Tuesday, August 12, 2008

Best Practices for Software Projects - Change Control

When developing and enhancing software, a well laid plan has a documented set of features, detailed designs, and estimates that allow the project manager to quickly determine if the project is on track to completion. As development proceeds, it is not uncommon for business or market conditions to change, thereby changing the needs of a software project that is currently in development.

Change control is the process of managing changes as to ensure that decisions are not made hastily and that the decision to add an additional feature is in the best interest of the project. If change control is missing from a project, new features will be introduced at random, jeopardizing the delivery date and quality of the software being developed.

To manage change, it is best to have a Change Control Board. The Change Control Board normally consists of the project manager, client manager, development (programming) manager, quality assurance manager, user documentation manager, and support manager. As new changes are requested, the Change Control Board analyzes the risks and rewards of the proposed change. They analyze how the change affects the overall schedule, costs, and feature set. Below are some guidelines for the Change Control Board:

  1. OK to say "No" - If the project team has done a good job of collecting requirements and managing the software life cycle, many features have already been reviewed and prioritized before coding begins. If the new requirement is not worth the time of analyzing it, then it is not worth the time to implement it, therefore, it should be rejected immediately. Normally, a good Change Control Board will say "No" more times that it says "Yes", as to ensure that only critical changes are implemented.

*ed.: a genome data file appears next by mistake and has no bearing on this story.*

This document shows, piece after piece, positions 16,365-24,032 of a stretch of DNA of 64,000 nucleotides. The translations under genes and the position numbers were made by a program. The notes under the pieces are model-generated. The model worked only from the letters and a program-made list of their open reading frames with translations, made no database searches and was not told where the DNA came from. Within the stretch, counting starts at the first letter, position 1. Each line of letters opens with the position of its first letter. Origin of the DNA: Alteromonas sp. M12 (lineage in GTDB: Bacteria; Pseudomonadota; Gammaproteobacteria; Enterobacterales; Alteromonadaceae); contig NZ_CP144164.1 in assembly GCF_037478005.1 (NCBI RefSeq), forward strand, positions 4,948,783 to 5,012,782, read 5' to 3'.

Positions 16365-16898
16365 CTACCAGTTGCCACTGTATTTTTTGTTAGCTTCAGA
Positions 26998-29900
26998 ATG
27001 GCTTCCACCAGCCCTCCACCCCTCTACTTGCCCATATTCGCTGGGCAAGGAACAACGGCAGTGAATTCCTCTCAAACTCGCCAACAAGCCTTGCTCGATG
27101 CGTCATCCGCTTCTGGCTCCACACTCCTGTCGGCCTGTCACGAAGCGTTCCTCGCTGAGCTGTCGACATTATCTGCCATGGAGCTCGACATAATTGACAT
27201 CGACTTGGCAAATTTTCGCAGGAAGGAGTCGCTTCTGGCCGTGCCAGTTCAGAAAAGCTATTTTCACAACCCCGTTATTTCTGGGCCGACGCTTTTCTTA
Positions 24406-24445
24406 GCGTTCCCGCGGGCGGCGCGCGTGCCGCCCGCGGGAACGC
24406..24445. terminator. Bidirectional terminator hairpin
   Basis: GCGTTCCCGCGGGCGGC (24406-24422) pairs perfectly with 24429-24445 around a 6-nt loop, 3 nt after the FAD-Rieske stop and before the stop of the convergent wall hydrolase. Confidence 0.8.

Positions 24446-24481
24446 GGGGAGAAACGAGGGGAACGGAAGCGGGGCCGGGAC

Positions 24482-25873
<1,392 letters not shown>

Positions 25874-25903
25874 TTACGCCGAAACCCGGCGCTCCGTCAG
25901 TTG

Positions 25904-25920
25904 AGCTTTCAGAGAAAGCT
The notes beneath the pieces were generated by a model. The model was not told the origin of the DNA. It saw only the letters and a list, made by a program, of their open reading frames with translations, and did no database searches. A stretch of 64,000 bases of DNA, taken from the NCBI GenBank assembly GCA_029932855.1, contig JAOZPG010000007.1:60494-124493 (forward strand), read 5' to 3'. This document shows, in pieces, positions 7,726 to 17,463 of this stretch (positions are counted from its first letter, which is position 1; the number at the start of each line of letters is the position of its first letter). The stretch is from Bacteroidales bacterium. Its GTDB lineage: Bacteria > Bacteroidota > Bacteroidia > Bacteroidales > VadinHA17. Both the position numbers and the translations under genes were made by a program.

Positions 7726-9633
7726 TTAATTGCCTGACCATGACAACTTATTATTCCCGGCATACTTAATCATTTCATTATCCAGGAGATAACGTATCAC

2. Changes should be Bundled - A large number of small changes, when done independently, can greatly affect the project timeline because each one affects many areas of the system (analysis, coding, testing, user documentation, support, etc). To gain economies of scale and effective use of personnel, it is wise to document a set of changes at one time and include them into a bundled release. By doing this, you eliminate a lot of the convergence needed with implementing each feature separately.
  3. Eliminate Bureaucracy - Some Change Control Boards are tainted by individuals that just like to say "No" for the sake being in charge. This can bring ill-will to a project, when it seems as if the Change Control Board is not making decisions that are in the best interest of the project. To eliminate this problem, educate all members of the Change Control Board before the project begins. Ensure they understand that there will be frivolous changes that will be submitted as well as legitimate changes necessary for the product to be marketable and to meet the needs of the business. So as each new change is suggested, have a risk/rewards discussion that documents the business reasons for the change and the risk associated with the change. Documenting and publishing your findings for each change request provides understanding and buy-in from members that requested the change.
  4. Document Changes - Document each change by first assigning the change request a unique tracking number. Then have your team do an analysis of the risk/rewards for the change and document that. It is wise to use an on-line change management solution that allows you to track the changes and manage the workflow of it (reviewing, approving and rejecting changes). There are many solutions for aiding you in this process. For example, Software Planner (http://www.softwareplanner.com) has a functional specifications feature that tracks change requests and allow you to manage the associated workflow.

As you have seen, changes can be easily managed with a disciplined approach to project management. Below are some helpful templates to aid you in managing the entire software life cycle:

About the Author
Steve Miller is the President of Pragmatic Software (http://www.PragmaticSW.com). With over 20 years of experience, Steve has extensive knowledge in project management, software architecture and test design. Steve publishes a monthly newsletter for companies that design and develop software. You can read other newsletters at http://www.PragmaticSW.com/Newsletters.htm. Steve's email is steve.miller@PragmaticSW.com

Thanks to :- http://www.pragmaticsw.com/Newsletters/newsletter_2004_06_SP.htm

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